Simultaneous assessment of cognitive function, circadian rhythm, and spontaneous activity in aging mice

Sreemathi Logan, Daniel Owen, Sixia Chen, Wei Jen Chen, Zoltan Ungvari, Julie Farley, Anna Csiszar, Amanda Sharpe, Maarten Loos, Bastijn Koopmans, Arlan Richardson, William E. Sonntag

Research output: Contribution to journalArticlepeer-review

14 Scopus citations

Abstract

Cognitive function declines substantially with age in both humans and animal models. In humans, this decline is associated with decreases in independence and quality of life. Although the methodology for analysis of cognitive function in human models is relatively well established, similar analyses in animal models have many technical issues (e.g., unintended experimenter bias, motivational issues, stress, and testing during the light phase of the light dark cycle) that limit interpretation of the results. These caveats, and others, potentially bias the interpretation of studies in rodents and prevent the application of current tests of learning and memory as part of an overall healthspan assessment in rodent models of aging. The goal of this study was to establish the methodology to assess cognitive function in aging animals that addresses many of these concerns. Here, we use a food reward-based discrimination procedure with minimal stress in C57Bl/6J male mice at 6, 21, and 27 months of age, followed by a reversal task to assess behavioral flexibility. Importantly, the procedures minimize issues related to between-experimenter confounds and are conducted during both the dark and light phases of the light dark cycle in a home-cage setting. During cognitive testing, we were able to assess multiple measures of spontaneous movement and diurnal activity in young and aged mice including, distance moved, velocity, and acceleration over a 90-h period. Both initial discrimination and reversal learning significantly decreased with age and, similar to rats and humans, not all old mice demonstrated impairments in learning with age. These results permitted classification of animals based on their cognitive status. Analysis of movement parameters indicated decreases in distance moved as well as velocity and acceleration with increasing age. Based on these data, we developed preliminary models indicating, as in humans, a close relationship exists between age-related movement parameters and cognitive ability. Our results provide a reliable method for assessing cognitive performance with minimal stress and simultaneously provide key information on movement and diurnal activity. These methods represent a novel approach to developing non-invasive healthspan measures in rodent models that allow standardization across laboratories.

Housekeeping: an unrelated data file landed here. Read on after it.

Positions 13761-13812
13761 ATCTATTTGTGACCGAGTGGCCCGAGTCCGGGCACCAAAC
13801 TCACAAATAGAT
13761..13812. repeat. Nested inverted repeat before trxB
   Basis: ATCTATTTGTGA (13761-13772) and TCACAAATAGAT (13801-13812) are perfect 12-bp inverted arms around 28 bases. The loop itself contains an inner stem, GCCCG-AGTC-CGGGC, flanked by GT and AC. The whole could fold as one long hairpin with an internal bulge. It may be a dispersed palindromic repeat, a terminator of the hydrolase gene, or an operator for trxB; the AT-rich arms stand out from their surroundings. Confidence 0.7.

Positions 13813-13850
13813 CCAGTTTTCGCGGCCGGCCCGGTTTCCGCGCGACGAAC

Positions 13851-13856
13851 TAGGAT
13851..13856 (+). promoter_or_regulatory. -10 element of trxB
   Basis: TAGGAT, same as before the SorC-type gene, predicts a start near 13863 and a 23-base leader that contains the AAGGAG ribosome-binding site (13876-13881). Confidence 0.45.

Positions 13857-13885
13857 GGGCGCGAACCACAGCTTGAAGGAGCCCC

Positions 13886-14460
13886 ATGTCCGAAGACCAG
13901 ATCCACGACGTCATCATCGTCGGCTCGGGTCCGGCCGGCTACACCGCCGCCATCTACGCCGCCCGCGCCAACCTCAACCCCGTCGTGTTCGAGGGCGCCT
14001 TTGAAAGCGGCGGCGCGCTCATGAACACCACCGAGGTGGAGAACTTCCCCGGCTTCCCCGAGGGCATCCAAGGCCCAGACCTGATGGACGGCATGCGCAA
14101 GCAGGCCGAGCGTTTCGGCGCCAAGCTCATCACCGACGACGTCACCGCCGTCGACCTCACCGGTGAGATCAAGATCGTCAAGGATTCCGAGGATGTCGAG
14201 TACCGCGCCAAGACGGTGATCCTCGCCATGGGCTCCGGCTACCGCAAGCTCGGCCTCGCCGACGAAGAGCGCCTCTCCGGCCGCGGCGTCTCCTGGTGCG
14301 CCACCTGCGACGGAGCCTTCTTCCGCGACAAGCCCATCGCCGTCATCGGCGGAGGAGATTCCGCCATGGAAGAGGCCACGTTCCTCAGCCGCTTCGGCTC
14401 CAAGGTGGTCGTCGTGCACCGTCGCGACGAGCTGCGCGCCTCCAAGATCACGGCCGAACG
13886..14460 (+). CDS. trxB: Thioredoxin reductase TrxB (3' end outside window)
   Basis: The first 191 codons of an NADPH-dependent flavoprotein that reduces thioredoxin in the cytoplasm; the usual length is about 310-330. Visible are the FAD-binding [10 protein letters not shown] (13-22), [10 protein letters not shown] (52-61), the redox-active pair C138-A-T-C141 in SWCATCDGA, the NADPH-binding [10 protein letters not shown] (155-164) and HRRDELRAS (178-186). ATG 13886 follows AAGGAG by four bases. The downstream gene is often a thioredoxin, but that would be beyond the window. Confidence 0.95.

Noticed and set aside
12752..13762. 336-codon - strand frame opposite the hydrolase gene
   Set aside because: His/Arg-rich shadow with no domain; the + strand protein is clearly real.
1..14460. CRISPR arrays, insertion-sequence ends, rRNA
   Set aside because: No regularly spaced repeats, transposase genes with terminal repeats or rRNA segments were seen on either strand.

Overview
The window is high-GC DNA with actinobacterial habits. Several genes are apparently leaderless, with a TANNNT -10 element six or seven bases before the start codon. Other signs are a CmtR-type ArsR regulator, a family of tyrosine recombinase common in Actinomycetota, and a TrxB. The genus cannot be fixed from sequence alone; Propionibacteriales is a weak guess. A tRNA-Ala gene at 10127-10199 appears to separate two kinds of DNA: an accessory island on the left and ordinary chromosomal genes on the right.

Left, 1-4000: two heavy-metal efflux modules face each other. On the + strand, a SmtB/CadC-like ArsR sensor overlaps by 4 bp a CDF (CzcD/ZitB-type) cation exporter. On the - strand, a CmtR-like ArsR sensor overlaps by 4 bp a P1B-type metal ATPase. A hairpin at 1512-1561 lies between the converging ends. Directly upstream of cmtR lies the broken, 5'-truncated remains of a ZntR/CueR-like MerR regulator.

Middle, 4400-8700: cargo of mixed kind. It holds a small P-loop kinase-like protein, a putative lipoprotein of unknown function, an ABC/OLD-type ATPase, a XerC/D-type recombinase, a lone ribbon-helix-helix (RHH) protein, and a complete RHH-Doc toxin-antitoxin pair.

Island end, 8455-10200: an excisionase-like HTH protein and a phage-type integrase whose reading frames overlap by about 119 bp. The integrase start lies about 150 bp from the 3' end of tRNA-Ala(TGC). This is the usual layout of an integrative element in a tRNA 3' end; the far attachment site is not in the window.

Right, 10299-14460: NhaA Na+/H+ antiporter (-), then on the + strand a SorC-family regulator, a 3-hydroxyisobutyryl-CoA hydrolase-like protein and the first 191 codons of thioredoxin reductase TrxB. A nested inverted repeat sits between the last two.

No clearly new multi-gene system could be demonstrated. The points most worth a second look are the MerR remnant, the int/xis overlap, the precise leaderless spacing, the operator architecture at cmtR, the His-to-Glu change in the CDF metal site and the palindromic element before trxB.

Original languageEnglish (US)
Pages (from-to)123-137
Number of pages15
JournalGeroScience
Volume40
Issue number2
DOIs
StatePublished - Apr 1 2018

Keywords

  • Aging
  • Automated home-cage
  • Behaviour
  • Phenotyper
  • Spatial memory

ASJC Scopus subject areas

  • Aging
  • Geriatrics and Gerontology

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